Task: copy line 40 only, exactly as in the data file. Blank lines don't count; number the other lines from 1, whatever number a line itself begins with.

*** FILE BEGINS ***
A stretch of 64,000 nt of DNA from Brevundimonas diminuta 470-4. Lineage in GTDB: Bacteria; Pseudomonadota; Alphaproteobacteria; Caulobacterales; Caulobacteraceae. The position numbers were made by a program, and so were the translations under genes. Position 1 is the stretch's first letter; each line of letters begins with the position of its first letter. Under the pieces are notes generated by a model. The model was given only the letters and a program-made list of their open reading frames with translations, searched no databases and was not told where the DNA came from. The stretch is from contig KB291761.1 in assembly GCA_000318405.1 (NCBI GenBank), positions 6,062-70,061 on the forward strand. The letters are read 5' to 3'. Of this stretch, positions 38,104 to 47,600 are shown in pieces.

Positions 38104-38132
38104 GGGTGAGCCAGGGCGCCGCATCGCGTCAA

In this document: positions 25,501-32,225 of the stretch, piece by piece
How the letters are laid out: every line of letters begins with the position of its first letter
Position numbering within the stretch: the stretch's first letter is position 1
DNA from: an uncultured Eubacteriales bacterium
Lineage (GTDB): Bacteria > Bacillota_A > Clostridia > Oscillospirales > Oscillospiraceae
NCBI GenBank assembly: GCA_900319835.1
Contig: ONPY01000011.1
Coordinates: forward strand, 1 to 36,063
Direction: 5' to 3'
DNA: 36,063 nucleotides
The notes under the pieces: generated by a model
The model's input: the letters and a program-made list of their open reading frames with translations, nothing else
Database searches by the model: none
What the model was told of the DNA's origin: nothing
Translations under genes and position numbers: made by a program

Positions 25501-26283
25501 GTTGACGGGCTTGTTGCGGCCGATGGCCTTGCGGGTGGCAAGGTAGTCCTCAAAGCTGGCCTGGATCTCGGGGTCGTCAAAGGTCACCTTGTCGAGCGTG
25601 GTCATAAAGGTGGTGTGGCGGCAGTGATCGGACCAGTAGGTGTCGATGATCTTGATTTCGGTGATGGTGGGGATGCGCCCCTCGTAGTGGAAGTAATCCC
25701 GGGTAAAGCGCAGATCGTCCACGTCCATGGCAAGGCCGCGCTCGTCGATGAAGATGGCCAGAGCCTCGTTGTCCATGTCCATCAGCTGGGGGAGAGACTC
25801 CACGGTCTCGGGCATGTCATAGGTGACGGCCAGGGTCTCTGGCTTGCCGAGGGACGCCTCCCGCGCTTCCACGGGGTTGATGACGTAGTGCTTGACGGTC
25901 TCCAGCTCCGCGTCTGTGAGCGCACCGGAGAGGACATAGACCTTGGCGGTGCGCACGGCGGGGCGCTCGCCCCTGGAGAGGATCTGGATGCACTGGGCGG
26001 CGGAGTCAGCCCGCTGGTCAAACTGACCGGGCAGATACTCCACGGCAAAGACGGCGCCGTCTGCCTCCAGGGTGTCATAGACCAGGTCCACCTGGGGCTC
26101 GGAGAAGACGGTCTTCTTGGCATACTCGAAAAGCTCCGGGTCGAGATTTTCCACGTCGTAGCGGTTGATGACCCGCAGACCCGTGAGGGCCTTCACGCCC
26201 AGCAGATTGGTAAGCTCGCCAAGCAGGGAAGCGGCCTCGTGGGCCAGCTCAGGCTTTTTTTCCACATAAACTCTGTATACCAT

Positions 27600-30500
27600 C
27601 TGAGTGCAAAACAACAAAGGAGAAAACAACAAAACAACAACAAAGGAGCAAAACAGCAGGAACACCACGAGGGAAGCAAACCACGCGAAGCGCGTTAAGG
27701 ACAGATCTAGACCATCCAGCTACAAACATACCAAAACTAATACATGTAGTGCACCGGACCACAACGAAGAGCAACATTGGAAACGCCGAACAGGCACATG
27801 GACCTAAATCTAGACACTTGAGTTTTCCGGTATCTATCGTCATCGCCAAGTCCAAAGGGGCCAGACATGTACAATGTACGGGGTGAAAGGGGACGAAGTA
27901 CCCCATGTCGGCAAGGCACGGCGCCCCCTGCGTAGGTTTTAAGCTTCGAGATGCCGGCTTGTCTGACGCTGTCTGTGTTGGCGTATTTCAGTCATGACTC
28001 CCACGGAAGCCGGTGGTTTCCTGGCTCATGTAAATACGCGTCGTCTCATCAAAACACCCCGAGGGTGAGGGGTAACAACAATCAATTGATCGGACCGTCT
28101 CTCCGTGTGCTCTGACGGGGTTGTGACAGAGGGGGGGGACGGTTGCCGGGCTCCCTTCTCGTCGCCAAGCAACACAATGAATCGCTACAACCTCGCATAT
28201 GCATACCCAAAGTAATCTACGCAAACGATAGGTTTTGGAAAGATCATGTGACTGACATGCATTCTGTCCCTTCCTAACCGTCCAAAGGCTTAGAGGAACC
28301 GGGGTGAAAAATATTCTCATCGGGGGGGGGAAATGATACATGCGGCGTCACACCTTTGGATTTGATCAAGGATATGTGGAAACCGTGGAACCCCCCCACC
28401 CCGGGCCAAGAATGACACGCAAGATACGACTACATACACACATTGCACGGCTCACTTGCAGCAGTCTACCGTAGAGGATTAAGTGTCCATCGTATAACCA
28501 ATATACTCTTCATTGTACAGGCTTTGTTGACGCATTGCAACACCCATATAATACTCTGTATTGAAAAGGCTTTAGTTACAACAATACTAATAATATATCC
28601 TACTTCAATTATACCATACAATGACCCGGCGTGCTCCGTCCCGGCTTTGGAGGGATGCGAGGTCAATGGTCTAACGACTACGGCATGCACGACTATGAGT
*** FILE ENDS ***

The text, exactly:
28601 TACTTCAATTATACCATACAATGACCCGGCGTGCTCCGTCCCGGCTTTGGAGGGATGCGAGGTCAATGGTCTAACGACTACGGCATGCACGACTATGAGT